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Phlegmariurus phlegmaria facts for kids

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Phlegmariurus phlegmaria
Huperzia phlegmaria (Lycopodiaceae) plant.jpg
Growing in the Cambridge University Botanic Garden
Conservation status
Rare (NCA)
Scientific classification
  • Huperzia feejeensis (Luerss.) Holub
  • Huperzia phlegmaria (L.) Rothm.
  • Huperzia simonii (Nessel) Holub
  • Lepidotis phlegmaria (L.) P.Beauv.
  • Lycopodium filiforme Roxb.
  • Lycopodium horizontale var. submoniliforme Alderw.
  • Lycopodium phlegmaria L.
  • Lycopodium transiens Alderw.
  • Lycopodium vrieseanum Spring
  • Phlegmariurus phlegmaria (L.) T.Sen & U.Sen (isonym)
  • Urostachys borneensis Herter
  • Urostachys feejeensis (Luerss.) Herter
  • Urostachys leonis Herter
  • Urostachys phlegmaria (L.) Herter ex Nessel
  • Urostachys simonii Nessel
  • Urostachys submoniliformis (Alderw) Herter
  • Urostachys transiens (Alderw.) Herter ex Nessel
  • Urostachys vrieseanus (Spring) Herter ex Nessel

Phlegmariurus phlegmaria, synonym Huperzia phlegmaria, commonly known as either coarse tassel fern or common tassel fern, is an epiphytic species native to rainforests in Madagascar, some islands in the Indian Ocean, Asia, Australasia and many Pacific Islands. Phlegmariurus phlegmaria is commonly found in moist forests and rainforsests at high altitudes, in and amongst mosses and other epiphytes. Members of the order Lycopodiales are commonly referred to as clubmosses.


A vascular species of lycophyte, Phlegmariurus phlegmaria resembles many species of moss. The specialised fluid conducting tissues of vascular plants distinguish lycophytes from the more basal cryophytes (mosses and liverworts). The diploid sporophyte stage of the life cycle of lycophytes is dominant. Sporophytes produce tetrahedral spores of 37 × 35 μm, off-white in colour, with angles never exceeding 130°.

Phlegmariurus phlegmaria is a variable species and plants from different regions can vary widely in stature. They can be identified by having petiolate sterile microphylls and small fertile microphylls on thin branching strobili.

Individuals of Phlegmariurus phlegmaria have true root systems. Their elongated aerial stems hang from host trees (up to 80 cm long). The spirally arranged leaves are lanceolate (lance like), narrow and rounded at the base. They become even narrower at the extreme base, where the sporangia are located in the fertile zone of the stem. Leaves of Phlegmariurus phlegmaria are coriaceous (resemble leather). The leaves differ in morphology in the fertile zone, making distinction between the zones easy. Leaves in the fertile zone are known as sporophylls. Sporophylls are club shaped - hence the common name "clubmoss". Homosporous spores are produced in axils.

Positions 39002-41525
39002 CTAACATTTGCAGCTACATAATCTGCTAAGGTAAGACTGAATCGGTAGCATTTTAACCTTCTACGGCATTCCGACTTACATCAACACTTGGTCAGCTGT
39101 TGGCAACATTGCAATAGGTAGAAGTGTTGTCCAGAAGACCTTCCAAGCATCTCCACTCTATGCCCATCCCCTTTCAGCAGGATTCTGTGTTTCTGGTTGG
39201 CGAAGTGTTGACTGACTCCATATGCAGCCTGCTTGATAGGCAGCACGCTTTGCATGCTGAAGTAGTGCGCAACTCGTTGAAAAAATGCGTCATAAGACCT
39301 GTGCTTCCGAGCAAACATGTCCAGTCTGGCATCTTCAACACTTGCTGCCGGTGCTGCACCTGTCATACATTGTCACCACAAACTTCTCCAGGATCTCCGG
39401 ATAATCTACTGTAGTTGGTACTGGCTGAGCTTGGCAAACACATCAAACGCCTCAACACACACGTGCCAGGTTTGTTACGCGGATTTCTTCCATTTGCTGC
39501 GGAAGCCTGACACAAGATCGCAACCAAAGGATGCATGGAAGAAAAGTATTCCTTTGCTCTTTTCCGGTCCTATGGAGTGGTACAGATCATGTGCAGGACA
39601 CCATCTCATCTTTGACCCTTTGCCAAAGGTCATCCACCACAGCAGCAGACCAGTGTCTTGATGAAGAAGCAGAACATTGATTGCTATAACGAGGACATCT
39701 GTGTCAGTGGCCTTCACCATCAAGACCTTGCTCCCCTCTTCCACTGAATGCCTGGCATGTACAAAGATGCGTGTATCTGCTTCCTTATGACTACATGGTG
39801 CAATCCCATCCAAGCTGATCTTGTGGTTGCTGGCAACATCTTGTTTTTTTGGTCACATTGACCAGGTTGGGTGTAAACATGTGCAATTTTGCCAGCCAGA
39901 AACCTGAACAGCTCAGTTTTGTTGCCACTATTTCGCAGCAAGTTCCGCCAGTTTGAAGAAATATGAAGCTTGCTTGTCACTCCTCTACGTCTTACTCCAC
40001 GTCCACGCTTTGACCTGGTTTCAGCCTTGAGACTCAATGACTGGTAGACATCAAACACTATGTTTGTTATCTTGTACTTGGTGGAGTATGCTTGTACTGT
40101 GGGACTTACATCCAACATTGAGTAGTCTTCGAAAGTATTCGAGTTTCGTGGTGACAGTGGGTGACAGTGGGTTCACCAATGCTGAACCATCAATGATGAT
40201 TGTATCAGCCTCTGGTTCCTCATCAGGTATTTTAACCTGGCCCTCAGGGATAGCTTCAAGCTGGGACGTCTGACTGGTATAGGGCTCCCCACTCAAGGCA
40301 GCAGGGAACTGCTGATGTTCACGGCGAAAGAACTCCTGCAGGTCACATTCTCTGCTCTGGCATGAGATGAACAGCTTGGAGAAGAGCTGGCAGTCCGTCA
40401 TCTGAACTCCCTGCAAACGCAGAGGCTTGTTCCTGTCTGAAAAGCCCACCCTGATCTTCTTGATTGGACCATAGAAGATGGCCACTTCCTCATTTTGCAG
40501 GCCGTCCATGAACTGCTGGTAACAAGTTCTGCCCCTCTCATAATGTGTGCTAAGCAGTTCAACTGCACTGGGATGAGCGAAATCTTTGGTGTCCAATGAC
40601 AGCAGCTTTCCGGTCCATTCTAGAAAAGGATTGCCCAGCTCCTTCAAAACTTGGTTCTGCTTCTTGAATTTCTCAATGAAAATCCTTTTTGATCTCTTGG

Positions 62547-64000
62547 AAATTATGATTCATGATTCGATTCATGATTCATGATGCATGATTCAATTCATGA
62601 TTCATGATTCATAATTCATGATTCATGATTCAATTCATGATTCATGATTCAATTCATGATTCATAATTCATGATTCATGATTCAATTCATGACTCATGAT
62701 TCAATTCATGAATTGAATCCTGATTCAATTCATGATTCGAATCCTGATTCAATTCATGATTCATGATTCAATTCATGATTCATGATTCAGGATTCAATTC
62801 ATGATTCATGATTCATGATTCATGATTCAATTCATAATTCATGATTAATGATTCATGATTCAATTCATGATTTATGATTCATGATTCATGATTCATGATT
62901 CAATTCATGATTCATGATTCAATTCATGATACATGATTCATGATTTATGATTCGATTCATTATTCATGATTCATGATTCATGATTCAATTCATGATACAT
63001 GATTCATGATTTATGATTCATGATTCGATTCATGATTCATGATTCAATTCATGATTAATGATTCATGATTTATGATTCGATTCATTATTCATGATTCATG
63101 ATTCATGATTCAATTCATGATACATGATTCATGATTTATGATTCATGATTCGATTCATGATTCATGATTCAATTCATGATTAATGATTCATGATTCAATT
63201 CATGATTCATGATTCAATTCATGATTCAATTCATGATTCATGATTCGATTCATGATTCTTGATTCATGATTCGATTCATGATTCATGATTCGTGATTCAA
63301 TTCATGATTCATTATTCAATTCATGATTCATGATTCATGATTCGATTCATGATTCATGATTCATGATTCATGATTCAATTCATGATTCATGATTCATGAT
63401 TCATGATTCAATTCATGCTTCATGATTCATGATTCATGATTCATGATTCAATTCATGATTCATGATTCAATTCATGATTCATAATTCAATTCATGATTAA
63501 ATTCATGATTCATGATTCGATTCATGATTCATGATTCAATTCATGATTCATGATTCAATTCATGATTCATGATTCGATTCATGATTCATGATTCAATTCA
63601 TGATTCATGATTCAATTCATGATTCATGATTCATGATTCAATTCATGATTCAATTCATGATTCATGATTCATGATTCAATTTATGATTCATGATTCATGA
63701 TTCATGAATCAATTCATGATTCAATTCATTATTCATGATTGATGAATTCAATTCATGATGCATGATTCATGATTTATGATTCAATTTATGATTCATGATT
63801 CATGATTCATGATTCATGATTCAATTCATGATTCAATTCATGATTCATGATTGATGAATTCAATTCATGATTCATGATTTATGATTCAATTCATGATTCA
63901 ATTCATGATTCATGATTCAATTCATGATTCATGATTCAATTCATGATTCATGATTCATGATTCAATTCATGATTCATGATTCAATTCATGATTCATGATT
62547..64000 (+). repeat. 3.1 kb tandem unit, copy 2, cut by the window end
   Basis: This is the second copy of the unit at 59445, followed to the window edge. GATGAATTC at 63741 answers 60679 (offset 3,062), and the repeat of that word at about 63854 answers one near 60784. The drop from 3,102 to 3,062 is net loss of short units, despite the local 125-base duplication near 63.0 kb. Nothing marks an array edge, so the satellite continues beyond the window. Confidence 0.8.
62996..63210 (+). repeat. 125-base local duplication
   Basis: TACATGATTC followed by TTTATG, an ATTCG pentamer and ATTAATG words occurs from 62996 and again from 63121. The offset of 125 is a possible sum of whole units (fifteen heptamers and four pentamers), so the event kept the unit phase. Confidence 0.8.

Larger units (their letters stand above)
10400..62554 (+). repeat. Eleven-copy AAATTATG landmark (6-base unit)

Native distribution

Phlegmariurus phlegmaria is native to east, west and south tropical Africa (in Cameroon; Comoros; Equatorial Guinea; Gabon; Ghana; Madagascar; Malawi; São Tomé & Príncipe; Sierra Leone; Tanzania (including the Zanzibar Archipelago); and Uganda); temperate and tropical Asia (in the Chinese provinces of Guangdong, Guangxi, Hainan, Yunnan; the southern Japanese prefecture of Kyushu, and the Ryukyu Islands; Malaysia; Sri Lanka; Taiwan; and Thailand); Australasia (in the northeast of Queensland in Australia; and New Zealand); and the northwest and southwest Pacific (in Fiji; Guam; and the Chuuk island group of Micronesia). It is likely native, but yet to be reported, in other paleotropic locales.


Many clubmosses produce highly flammable spores. Historically clubmoss spore coats have been used in the formation of fireworks and used in flash powders in the early life of photography. Clubmoss spores have also been used in the production of fingerprint powder and in the pharmaceutical industry to coat pills.

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